If you’re like me, you were pleasantly surprised when you remembered we’re heading into a 3-day Labor Day Weekend. So what are you going to do with that extra 24 hours you just gained? How about enjoying the last warm days of summer outside with your grill and some family and friends eating these yummy baby-back ribs. Total time to prepare is 24 hours, but actual work time is far less. And the pay off is worth it. My niece was not eating pork at one point, and actually started eating it again just to devour these ribs. Just saying, they are that good.
Let me clarify our definition of “perfect” baby back ribs. We think they are perfectly cooked when they are tender but still firm, not falling off the bone. But not chewy when you bite into them. This method produced exactly that. If you are used to eating your ribs with the meat falling off the bone, try them this way – you’ll be glad you did.
Our method is years in the tweaking and started out from two recipes found on Epicurious from the famous barbecue expert, Steve Raichlen. One is his basic barbecue rub which we only mildly tweaked and the other is his Sweet and Smoky Baby Back Ribs with Bourbon Barbecue Sauce. His recipe is on a charcoal grill. Our directions are for a gas grill.
- 4 full racks of baby back ribs – will feed up to 12 people
- about 1 cup of bourbon – a little less or more is fine
- 1/4 cup firmly packed brown sugar
- 1/4 cup sweet paprika (or smoked would be nice as well)
- 3 tblsp black pepper
- 3 tblsp coarse salt (such as kosher)
- 1 tblsp hickory-smoked salt or more coarse salt
- 2 tsps garlic powder
- 2 tsps onion powder
- 2 tsps cayenne powder (less if you are not into a bit of spicy)
- smoker chips
- barbecue sauce of your choosing – we like to stick with the bourbon theme and use Jack Daniel’s brand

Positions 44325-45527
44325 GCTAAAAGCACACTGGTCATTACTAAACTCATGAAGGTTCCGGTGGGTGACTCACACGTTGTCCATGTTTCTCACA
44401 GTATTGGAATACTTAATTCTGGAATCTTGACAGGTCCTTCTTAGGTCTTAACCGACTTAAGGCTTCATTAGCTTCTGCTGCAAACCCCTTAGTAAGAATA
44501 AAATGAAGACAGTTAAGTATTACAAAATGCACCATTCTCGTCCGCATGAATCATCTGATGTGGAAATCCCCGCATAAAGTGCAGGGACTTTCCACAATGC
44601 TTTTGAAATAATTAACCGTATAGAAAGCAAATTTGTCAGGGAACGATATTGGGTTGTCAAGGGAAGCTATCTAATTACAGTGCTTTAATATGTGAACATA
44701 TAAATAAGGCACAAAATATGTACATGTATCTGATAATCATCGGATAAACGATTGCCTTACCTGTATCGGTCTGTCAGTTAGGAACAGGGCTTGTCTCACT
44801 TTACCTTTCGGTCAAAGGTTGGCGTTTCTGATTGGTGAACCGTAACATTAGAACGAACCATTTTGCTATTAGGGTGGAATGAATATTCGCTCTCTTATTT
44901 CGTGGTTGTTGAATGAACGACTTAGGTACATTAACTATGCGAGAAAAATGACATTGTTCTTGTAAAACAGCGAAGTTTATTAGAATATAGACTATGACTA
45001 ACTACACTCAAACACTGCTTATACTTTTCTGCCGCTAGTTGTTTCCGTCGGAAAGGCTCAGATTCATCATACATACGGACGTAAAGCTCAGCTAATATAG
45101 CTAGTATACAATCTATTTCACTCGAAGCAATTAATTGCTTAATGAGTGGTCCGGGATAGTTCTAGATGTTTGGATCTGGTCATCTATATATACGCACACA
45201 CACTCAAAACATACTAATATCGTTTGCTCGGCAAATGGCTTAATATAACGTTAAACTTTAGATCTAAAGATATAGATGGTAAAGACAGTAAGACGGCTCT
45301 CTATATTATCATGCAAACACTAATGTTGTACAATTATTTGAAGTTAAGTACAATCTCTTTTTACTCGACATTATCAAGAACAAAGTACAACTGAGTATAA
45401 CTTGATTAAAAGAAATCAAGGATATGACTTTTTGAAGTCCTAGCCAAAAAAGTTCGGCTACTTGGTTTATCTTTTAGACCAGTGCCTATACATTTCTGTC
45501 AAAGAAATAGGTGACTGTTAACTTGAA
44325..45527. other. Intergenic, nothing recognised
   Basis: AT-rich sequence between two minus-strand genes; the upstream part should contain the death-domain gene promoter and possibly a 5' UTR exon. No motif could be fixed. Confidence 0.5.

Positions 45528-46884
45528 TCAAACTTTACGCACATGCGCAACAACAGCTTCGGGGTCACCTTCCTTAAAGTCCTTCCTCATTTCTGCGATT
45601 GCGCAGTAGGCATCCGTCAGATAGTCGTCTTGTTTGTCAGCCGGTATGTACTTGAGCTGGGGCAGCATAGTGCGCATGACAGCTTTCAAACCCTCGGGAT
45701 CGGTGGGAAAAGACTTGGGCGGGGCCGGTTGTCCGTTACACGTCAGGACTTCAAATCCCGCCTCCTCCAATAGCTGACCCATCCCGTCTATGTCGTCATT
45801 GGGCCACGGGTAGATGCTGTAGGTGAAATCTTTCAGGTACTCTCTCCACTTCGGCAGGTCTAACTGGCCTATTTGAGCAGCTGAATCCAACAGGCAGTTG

Preparing the Racks
First, I buy my ribs at a butcher counter where they will remove the membrane on the back of the ribs – saves time at home. If you buy your ribs pre-packaged, perhaps at Costco, be sure to find and remove the membrane on the back of the rack. It’s not hard to do and it is necessary for tenderness and ease of cutting.
Marinate in Bourbon
When I am ready to marinate them in the bourbon, I cut each rib rack in half – it’s easier for handling later on. To marinate in the bourbon, you could place a couple split racks in a plastic bag and pour the bourbon over and then lay flat on a sheet pan or roasting pan. I wrapped a couple at a time in heavy duty foil, then re-used the foil for the pre-baking. A little juice seeped out when I turned them over but it didn’t matter. We let them sit in the bourbon in the refrigerator for a few hours or overnight, turning them once or twice to distribute the juices.
Prepare the Rub
Meanwhile, you can make the rub. Just combine all of the rub ingredients in a bowl, mixing it up well with your hands or fork, making sure you combine completely and remove any clumps of brown sugar. This mixture can stay on your kitchen counter covered until you need it. The rub recipe was enough for 4 full racks of baby back ribs, which fed 9 people with lots of leftovers so could probably feed 12 people easily.